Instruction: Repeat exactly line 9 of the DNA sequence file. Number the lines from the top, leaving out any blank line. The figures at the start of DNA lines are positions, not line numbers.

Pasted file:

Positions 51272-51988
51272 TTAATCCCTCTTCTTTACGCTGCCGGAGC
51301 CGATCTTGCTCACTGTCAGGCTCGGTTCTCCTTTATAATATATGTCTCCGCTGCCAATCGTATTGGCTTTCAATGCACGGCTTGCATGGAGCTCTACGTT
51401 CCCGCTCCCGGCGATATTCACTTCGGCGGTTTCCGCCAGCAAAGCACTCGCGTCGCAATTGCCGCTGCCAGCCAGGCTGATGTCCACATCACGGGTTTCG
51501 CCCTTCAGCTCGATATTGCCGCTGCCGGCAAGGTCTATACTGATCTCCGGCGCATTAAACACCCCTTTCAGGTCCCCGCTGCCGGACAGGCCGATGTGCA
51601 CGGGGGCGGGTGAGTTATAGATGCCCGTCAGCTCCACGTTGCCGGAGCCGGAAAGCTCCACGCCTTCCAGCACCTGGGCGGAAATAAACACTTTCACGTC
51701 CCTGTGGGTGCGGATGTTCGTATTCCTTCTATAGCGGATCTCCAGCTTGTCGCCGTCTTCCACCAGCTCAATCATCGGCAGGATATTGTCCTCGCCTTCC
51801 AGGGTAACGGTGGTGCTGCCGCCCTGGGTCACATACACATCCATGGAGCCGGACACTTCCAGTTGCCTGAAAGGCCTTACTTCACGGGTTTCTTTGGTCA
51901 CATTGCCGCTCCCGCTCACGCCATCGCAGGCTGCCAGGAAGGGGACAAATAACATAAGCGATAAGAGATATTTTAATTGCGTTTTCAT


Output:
51901 CATTGCCGCTCCCGCTCACGCCATCGCAGGCTGCCAGGAAGGGGACAAATAACATAAGCGATAAGAGATATTTTAATTGCGTTTTCAT